# Attention! What lies at the Core of ChatGPT? (Also as a Video!)

Word embedding, self-attention, and next-word prediction lie at the core of LLMs like ChatGPT. If you are curious about how these techniques work and want to see a simple example in R, read on!

Last time we talked about LLMs like ChatGPT we gave some intuition about how they worked (see: Create Texts with a Markov Chain Text Generatorâ€¦ and what this has to do with ChatGPT!), this time we want to dig a little deeper and talk about core concepts.

You can also watch the video for this post (in German):

Word embedding is a popular technique in Natural Language Processing (NLP) that represents words as numerical vectors in a high-dimensional space. In this representation, words with similar meanings are located close to each other. Word embeddings have been found to be very useful in many NLP tasks such as sentiment analysis, language translation, and text classification.

In this blog post, we will explore a simple example in R. Let’s consider a small vocabulary consisting of three words: “love”, “is”, and “wonderful”. We can represent each word as a vector of three dimensions, where each dimension represents a different attribute.

In this example, the first dimension represents the part of speech (noun, adjective, or verb), the second dimension represents the frequency of the word (rare, normal, or often), and the third dimension represents the sentiment of the word (negative, neutral, or positive).

We can represent the word vectors in a matrix called the embedding matrix. In R, we can create the embedding matrix as follows:

```# dim 1 = noun = -1, adjective = 0, verb = 1
# dim 2 = rare = -1, normal = 0, often = 1
# dim 3 = negative = -1, neutral = 0, positive = 1
love <- c(-1, 0, 1)
is <- c(1, 1, 0)
wonderful <- c(0, 0, 1)

embedding_M <- rbind(love, is, wonderful)
embedding_M
##           [,1] [,2] [,3]
## love        -1    0    1
## is           1    1    0
## wonderful    0    0    1
```

The distance between two words in this space indicates the similarity between them. For example, the distance between “love” and “wonderful” is smaller than the distance between “love” and “is”, indicating that “love” and “wonderful” are more similar in meaning than “love” and “is”.

Self-attention is a mechanism used in transformer-based models such as BERT and GPT to process and analyze sequences of words. Self-attention allows the model to focus on different parts of the input sequence and weigh their importance when making predictions. In our example, we can use self-attention to compute the similarity between each word and all the other words in the vocabulary. We do this by multiplying the embedding matrix with itself and standardizing the result row-wise by using the softmax function.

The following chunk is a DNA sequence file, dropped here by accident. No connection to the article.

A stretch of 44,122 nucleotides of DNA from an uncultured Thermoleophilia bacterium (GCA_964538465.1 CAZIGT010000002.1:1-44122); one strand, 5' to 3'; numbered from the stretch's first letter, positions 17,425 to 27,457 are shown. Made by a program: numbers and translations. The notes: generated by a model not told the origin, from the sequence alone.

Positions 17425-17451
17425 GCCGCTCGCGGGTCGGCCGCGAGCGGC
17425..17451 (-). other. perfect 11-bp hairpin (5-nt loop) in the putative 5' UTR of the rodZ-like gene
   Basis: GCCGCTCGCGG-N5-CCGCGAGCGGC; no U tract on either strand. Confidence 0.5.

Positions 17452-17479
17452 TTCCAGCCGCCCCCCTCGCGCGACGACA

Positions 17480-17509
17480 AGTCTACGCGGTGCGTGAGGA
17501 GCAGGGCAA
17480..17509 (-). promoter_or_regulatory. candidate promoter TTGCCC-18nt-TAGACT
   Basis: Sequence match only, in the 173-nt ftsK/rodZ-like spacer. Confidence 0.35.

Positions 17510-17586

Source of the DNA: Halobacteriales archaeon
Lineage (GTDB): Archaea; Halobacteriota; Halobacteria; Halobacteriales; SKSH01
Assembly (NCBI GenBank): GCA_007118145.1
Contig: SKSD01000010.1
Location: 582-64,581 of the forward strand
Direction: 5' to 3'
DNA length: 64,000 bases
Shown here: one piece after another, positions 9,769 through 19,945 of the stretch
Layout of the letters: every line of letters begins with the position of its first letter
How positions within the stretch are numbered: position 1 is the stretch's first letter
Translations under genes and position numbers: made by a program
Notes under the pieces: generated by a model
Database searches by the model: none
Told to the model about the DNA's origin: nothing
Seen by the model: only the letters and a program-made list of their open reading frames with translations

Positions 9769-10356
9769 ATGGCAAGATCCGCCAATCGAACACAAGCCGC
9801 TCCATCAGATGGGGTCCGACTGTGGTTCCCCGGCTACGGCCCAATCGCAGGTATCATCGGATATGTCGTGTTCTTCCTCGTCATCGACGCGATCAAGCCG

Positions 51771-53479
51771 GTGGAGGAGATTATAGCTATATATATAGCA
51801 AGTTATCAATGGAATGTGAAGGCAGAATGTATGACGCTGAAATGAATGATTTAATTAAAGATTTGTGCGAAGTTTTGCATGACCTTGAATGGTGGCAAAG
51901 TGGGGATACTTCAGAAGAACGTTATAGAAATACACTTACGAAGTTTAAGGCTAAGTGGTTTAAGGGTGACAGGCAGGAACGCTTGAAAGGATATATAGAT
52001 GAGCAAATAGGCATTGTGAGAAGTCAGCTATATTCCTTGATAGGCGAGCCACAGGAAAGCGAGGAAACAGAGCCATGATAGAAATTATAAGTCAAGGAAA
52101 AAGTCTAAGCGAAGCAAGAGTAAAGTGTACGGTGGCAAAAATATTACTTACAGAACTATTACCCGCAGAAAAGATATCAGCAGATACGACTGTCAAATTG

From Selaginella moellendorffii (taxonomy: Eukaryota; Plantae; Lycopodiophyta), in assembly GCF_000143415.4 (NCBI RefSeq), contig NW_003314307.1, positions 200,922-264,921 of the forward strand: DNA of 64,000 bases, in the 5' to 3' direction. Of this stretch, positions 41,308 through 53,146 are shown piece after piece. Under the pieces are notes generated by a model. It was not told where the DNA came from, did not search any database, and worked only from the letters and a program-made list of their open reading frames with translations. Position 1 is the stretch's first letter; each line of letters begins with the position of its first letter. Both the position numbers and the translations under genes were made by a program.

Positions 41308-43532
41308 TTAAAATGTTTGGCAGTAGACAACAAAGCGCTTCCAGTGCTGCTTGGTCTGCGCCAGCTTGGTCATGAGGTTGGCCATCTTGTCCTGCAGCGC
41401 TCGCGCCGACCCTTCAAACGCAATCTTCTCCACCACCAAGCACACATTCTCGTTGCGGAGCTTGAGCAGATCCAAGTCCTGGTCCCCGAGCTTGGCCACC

In R, we can compute the self-attention matrix as follows:

```softmax <- function(x) {
exp_x <- exp(x)
row_sums <- apply(exp_x, 1, sum)
exp_x / row_sums
}

self_attn_M <- softmax(embedding_M %*% t(embedding_M)) |> round(2)
self_attn_M
##           love   is wonderful
## love      0.71 0.04      0.26
## is        0.04 0.84      0.11
## wonderful 0.42 0.16      0.42
```

The diagonal elements of the self-attention matrix represent the self-similarity of each word. The off-diagonal elements represent the similarity between each pair of words. We can see that “love” is more similar to “wonderful” than to “is”. Row-wise the result can be interpreted as a probability distribution over the different words.

The concept of attention mechanisms in neural networks was introduced in the early 2010s to improve machine translation. Self-attention emerged in research between 2014-2016. In 2017, Vaswani et al., who were working for Google at the time, revolutionized the field with their paper “Attention Is All You Need,” which introduced the Transformer architecture and fully realized the potential of the self-attention mechanism.

Ironically, while Google pioneered this technology, OpenAI has since overtaken them in many aspects of AI development, particularly in Large Language Models (LLMs), like ChatGPT, based on the Transformer architecture.

Next-word prediction is a task that involves predicting the most likely word to come next in a sequence given a context. In our example, we can use the self-attention matrix to predict the most likely next word given a context. We can achieve this using masked self-attention, where we mask out all the elements in the self-attention matrix that correspond to the words that come after the context.

In R, we can compute the masked self-attention matrix as follows:

```# next word prediction via masked self-attention
##           love   is wonderful
## love      0.71 -Inf      -Inf
## is        0.04 0.84      -Inf
## wonderful 0.42 0.16      0.42
```

The masked self-attention matrix can be used to learn to predict the most likely next word given the context of the whole text before it.

In summary, we have explored a simple example of word embedding, self-attention, and next-word prediction via masked self-attention in R. It is important to note that the example presented here is just the core of these techniques, and the workings inside advanced language models like ChatGPT are much more complex.

In such models, word embeddings are not fixed but are also learned by the transformer, and there are many more degrees of freedom via mathematical transformations and different layers of abstractions via multi-headed self-attention but that would go beyond the scope of this post.

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